What distinguishes real estate investment trusts from other real estate companies is that a REIT must acquire and develop its properties primarily to operate them as part of its own investment portfolio, as opposed to reselling those properties after they have been developed.
To qualify as a real estate investment trust, a company must have the bulk of its assets and income connected to real estate investment and must distribute at least 90% of its taxable income to shareholders annually in the form of dividends.
Mutual Fund Distributions
Mutual funds are required by law to payout portfolio earnings to investors. Interest and dividends earned on a fund's portfolio become dividend payments to fund investors. If portfolio holdings are sold for a profit, the net profits become an annual capital gains distribution. Mutual funds are required by law to make regular capital gains distributions to their shareholders as they sell holdings for net profits.
The option to reinvest dividends automatically is a benefit of mutual fund investing. Mutual funds are one of the few types of investments where earnings can be reinvested to compound and grow. Dividends and capital gains are reinvested at no cost.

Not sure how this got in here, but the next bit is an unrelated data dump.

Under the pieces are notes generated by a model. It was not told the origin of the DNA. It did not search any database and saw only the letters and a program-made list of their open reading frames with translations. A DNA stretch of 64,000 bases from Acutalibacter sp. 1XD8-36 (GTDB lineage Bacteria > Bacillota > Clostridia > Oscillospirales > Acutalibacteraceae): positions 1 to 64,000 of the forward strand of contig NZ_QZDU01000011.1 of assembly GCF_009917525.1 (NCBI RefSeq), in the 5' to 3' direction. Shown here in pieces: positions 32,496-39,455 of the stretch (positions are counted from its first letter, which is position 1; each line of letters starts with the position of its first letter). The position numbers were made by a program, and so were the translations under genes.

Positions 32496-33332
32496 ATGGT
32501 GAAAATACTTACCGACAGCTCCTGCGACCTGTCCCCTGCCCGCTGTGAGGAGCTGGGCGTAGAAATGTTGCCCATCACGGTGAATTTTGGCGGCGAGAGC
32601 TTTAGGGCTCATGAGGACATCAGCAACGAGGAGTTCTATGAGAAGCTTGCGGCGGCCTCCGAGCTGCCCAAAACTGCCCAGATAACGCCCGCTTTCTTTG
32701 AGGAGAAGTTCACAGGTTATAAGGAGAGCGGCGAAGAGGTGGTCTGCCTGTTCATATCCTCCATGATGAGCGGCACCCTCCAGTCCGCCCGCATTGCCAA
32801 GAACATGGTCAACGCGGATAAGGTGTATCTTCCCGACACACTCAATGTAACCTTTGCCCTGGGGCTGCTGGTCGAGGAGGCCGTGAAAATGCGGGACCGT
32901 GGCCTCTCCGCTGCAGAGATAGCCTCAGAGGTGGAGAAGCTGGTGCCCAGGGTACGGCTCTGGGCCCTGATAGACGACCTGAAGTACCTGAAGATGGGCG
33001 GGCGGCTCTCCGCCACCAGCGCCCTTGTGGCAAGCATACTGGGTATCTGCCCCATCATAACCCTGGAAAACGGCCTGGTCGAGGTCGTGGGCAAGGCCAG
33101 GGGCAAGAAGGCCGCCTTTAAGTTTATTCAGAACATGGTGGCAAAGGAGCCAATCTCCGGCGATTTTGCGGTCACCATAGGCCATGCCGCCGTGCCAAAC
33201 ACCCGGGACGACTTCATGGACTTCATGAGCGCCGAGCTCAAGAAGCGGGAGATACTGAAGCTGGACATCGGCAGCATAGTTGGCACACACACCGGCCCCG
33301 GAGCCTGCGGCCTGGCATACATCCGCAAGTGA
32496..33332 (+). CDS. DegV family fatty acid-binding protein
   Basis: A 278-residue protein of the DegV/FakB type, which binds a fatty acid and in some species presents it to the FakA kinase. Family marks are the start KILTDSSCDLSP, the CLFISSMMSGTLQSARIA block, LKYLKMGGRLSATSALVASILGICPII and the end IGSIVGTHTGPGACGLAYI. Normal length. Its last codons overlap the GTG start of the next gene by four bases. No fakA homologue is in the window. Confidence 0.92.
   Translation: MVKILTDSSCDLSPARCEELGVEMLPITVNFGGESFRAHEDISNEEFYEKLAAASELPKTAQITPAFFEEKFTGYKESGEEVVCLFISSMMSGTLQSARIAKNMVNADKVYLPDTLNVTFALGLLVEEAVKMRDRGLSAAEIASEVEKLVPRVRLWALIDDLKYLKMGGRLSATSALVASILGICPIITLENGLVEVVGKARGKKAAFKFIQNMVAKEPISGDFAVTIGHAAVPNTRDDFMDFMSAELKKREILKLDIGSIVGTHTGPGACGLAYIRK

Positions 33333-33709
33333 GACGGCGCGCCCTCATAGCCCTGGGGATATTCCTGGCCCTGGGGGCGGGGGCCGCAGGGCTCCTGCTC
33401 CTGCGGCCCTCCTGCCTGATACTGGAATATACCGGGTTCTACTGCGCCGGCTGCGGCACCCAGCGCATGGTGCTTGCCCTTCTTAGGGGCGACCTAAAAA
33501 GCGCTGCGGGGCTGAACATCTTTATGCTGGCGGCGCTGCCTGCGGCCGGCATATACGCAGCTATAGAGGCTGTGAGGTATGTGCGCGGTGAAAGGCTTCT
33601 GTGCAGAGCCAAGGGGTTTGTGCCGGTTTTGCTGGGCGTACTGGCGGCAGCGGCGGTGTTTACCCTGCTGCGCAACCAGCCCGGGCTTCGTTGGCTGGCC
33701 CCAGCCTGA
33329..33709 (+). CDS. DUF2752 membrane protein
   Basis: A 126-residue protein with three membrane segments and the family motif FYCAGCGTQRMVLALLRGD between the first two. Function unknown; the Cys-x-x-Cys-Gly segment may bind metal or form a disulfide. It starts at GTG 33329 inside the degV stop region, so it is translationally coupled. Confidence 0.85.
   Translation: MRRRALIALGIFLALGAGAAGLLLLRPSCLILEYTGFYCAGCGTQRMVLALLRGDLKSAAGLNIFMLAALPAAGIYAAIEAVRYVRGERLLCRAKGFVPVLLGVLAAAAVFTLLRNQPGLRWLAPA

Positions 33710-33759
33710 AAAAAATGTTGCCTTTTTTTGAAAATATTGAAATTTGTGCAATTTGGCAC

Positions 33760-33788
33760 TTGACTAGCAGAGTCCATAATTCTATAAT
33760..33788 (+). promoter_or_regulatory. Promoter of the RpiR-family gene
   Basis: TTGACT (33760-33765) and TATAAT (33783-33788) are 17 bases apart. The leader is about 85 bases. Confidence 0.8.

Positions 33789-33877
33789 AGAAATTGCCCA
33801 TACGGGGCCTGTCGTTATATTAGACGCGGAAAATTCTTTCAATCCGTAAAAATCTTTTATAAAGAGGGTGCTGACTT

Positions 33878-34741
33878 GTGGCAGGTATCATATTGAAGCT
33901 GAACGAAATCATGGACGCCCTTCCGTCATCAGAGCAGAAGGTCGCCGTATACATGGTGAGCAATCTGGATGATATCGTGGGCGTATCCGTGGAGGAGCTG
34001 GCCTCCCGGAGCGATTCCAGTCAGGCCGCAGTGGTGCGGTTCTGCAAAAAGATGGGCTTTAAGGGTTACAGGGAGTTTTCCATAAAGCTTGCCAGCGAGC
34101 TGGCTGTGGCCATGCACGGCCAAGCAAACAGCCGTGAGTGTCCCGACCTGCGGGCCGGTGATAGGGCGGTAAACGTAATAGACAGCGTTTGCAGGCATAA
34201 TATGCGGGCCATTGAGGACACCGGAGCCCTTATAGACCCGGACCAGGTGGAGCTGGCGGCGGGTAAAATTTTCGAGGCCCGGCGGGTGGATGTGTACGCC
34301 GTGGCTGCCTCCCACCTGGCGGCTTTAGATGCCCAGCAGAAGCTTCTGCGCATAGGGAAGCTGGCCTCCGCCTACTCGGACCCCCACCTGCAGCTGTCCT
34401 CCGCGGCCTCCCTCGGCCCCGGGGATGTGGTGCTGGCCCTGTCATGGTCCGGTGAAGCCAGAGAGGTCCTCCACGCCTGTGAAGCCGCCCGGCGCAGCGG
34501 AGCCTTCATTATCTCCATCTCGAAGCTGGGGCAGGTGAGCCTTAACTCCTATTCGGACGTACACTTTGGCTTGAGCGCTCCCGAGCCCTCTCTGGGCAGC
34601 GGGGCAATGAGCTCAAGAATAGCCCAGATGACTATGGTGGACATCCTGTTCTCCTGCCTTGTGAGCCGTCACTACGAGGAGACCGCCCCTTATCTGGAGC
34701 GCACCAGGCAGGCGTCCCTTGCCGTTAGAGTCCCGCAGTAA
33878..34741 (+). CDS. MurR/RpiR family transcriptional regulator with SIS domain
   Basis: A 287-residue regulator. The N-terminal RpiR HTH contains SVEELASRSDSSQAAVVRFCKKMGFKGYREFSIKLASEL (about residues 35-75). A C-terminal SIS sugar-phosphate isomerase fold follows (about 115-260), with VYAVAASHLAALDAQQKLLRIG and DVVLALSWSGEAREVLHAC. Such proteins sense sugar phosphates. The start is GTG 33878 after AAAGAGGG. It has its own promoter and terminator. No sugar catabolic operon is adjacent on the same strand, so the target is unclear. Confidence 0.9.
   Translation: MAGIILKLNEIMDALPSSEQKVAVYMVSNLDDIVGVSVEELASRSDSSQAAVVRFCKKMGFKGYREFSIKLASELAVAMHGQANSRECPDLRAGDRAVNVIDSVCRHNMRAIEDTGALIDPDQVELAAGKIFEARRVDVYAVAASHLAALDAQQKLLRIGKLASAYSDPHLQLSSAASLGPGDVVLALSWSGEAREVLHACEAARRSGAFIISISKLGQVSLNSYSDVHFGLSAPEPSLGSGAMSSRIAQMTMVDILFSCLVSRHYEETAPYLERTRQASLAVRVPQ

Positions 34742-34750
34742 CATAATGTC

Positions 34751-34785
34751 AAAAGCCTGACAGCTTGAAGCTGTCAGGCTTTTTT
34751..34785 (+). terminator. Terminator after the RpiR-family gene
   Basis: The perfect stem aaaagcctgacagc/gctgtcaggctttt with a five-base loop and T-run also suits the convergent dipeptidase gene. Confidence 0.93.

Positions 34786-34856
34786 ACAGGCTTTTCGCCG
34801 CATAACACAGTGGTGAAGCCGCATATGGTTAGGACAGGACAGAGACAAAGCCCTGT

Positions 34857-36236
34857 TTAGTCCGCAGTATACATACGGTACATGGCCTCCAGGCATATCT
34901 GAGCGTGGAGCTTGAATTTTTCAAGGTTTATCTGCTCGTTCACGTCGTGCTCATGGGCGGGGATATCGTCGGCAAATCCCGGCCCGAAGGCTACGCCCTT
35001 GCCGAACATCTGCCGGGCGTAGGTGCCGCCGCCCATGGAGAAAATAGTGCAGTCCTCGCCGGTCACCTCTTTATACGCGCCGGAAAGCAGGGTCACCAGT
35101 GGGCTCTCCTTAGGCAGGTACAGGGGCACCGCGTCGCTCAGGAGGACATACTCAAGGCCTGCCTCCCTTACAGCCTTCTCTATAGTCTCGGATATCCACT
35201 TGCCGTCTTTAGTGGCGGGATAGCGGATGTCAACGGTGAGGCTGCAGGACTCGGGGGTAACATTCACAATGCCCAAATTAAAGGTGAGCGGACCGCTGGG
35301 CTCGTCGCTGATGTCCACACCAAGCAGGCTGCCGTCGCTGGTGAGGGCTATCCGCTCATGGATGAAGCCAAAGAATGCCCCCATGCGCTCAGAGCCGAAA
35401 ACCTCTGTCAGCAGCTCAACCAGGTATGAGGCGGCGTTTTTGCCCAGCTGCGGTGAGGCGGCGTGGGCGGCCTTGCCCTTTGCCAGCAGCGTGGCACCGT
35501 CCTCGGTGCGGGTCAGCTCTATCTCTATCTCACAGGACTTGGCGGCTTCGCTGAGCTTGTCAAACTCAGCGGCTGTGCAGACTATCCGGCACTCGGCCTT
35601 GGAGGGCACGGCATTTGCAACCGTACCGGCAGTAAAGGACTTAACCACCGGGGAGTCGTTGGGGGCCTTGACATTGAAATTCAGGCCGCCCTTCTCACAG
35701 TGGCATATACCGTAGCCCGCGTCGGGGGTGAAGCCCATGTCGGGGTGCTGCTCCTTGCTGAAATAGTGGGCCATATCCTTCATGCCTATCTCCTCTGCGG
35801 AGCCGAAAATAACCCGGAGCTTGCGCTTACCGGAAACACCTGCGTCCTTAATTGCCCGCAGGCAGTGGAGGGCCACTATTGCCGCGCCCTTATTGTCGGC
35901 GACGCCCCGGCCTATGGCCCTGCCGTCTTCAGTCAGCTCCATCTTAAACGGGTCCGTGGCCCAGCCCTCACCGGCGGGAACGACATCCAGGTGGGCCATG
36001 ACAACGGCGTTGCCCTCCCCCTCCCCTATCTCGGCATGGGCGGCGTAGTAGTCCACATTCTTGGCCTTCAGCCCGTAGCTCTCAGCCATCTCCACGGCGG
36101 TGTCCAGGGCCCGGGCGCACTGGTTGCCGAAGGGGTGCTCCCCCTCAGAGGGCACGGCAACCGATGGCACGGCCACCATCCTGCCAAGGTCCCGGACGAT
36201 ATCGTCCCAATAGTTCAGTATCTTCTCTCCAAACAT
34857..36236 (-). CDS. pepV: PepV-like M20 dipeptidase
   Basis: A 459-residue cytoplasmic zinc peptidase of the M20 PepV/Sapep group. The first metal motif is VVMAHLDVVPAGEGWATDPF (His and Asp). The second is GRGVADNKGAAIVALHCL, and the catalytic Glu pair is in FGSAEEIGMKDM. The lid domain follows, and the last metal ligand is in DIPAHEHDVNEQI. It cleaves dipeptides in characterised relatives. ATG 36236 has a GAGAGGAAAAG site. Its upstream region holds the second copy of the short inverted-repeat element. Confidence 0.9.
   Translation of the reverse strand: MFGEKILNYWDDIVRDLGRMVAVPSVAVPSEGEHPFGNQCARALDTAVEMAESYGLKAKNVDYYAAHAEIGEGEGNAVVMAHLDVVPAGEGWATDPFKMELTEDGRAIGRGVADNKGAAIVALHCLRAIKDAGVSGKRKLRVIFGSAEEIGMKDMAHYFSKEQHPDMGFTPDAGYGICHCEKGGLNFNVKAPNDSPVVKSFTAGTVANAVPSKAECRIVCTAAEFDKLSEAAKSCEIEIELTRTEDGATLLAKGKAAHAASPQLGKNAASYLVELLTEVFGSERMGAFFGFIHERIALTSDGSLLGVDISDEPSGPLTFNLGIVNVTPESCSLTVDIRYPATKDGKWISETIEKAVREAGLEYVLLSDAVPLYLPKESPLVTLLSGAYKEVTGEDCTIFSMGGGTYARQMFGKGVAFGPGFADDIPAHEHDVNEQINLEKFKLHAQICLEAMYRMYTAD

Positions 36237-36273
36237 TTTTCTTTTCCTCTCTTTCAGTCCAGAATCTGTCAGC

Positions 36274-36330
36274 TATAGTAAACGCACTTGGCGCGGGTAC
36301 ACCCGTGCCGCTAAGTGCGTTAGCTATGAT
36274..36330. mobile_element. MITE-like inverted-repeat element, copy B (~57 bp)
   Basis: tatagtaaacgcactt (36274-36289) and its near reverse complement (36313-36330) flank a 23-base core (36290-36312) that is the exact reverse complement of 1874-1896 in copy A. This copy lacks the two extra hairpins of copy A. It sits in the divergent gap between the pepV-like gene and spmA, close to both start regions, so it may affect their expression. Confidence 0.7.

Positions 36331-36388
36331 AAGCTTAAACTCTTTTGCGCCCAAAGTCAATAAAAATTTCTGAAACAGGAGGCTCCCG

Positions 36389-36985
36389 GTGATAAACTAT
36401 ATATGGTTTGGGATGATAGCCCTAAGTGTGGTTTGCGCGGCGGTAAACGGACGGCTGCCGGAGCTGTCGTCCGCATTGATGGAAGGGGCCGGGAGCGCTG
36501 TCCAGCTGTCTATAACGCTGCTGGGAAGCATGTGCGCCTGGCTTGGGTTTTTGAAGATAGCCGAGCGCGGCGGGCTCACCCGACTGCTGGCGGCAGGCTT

Even if a mutual fund ends up losing money in a given year (i.e. has a negative net return), if certain holdings within the fund were sold and distributed as capital gains, fund shareholders would be required to pay taxes on those distributions.
Advantages and Disadvantages of Distribution Reinvestment
Distribution reinvestment is a good way to grow positions organically and take advantage of the power of compounding. This helps accelerate future gains as new distributions are credited not only to the initial investment but also to the reinvested amounts.
Investors who participate in distribution reinvestment programs also generally are waived of commissions and other fees, making it an advantageous and affordable way to grow their investment over time. Meanwhile, financial managers have a stable way to grow assets with current investors.
The main disadvantage of distributions is that they are taxable events, even when reinvested. This means that funds or other investments that generate a lot of frequent distributions can be less tax efficient for investors. One solution is to keep investments with large or frequent distributions in tax-advantaged accounts such as a Roth IRA.